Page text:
GAO Report Calls For Better Mall Security

By Gordon Binder

National Mall – Actions Needed to Better Manage Physical Security RisksThere is growing concern about ensuring public access while safeguarding visitors and staff on the National Mall, this is according to the General Accounting Office’s July 2017 report National Mall – Actions Needed to Better Manage Physical Security Risks (GAO-17-679, July 2017). GAO is the agency Congress relies on to audit, evaluate, and investigate program performance and accountability. The focus of the report is on the U.S. Park Police, which patrols the vast open spaces; the National Gallery of Art; and the Smithsonian Institution. The GAO says the challenge is formidable: how to best protect more than 24 million visitors each year as well as the growing number of Mall museums and monuments along with the treasures they show. After 9/11, these entities understandably boosted security on the Mall and have been engaged since in what’s called a Risk Management Process, defining risks, goals, measures, and performance.

Done at the behest of Mississippi’s Bennie Thompson, Ranking Minority Member on the House Committee on Homeland Security, much of the report dives down into the Risk Management Process that each of these 3 entities follow. It assesses current operations and flags various deficiencies and needed improvements.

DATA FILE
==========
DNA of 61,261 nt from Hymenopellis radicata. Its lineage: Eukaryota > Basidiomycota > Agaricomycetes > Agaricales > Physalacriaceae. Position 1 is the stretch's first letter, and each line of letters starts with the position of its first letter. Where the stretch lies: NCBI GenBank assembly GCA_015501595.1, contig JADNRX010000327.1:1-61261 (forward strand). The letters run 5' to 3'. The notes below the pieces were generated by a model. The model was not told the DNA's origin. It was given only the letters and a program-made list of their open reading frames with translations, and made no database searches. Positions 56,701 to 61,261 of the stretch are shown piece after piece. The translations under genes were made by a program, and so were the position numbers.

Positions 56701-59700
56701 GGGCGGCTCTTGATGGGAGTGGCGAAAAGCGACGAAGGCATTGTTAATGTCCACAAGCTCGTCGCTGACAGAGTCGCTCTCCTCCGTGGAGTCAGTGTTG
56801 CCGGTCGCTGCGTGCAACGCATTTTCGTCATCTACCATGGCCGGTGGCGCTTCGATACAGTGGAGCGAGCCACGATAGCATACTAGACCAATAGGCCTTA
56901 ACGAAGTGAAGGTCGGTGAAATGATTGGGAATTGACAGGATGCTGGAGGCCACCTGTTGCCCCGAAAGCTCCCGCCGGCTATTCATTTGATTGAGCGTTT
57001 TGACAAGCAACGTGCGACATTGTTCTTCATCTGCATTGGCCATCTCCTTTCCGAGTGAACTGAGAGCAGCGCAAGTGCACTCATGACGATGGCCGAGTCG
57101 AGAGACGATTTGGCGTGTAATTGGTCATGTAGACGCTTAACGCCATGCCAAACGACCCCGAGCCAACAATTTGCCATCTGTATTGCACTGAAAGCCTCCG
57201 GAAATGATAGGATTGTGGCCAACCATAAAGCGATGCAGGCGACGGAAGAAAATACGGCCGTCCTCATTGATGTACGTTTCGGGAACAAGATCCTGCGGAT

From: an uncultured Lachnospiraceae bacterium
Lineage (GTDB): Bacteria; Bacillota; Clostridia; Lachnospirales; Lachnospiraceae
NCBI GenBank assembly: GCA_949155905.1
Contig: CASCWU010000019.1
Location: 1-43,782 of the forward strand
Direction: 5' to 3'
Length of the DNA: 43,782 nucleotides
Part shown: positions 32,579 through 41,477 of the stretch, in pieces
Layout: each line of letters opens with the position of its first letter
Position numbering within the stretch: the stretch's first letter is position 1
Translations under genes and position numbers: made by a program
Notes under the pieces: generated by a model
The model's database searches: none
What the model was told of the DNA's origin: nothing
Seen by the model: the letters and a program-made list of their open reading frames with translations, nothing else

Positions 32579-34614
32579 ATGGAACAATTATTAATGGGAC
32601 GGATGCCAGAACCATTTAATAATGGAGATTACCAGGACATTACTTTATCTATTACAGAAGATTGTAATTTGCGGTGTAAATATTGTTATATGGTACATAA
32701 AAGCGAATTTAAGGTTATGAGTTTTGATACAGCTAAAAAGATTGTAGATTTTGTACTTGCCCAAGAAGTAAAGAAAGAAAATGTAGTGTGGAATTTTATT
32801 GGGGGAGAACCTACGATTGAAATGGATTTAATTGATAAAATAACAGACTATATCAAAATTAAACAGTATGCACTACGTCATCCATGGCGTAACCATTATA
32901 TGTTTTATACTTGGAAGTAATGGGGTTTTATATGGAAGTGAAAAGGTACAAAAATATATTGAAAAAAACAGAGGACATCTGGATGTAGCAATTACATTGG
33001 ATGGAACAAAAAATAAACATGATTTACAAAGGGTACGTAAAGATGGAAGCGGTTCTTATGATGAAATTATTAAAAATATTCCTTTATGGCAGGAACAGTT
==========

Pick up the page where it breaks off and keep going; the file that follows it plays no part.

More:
The report cites the Mall Security Working Group, 20 or so federal and non-federal entities, that gathers and shares information and experiences. That such a Group has been functioning for several years now is testimony to the priority for safeguarding visitors and Mall facilities.

And it prompts a question that the National Mall Coalition has asked for several years: if the Mall Security Working Group is serving such an important, useful, timely mission in bringing these entities together, why, aren’t the principal Mall agencies pursuing comparable, coordinated approaches to the other issues they face – from planning for new facilities, upgrades, and renovations, to managing open spaces, to providing visitor amenities (like outdoor seating and convenient public restrooms), to circulation, and more?

The National Mall Coalition has underscored the need for a new comprehensive plan for the entire Mall, including areas that border what’s considered the traditional Mall, in order to update the McMillan Commission’s 1902 plan, provide a new 3rd Century vision for the Mall, and consider potential sites for a new wave of proposed memorials and museums, of which there is no shortage.

Most Americans, I expect, welcome heightened attention to security on the National Mall. Perhaps, as these agencies come together to bolster security on the Mall, they – and the public – may yet see the potential in greater cooperation and coordination on the full range of issues with which they are continually dealing. Isn’t it time to finally act?

Read the GAO report here.

• Gordon Binder is a Senior Fellow at World Wildlife Fund.




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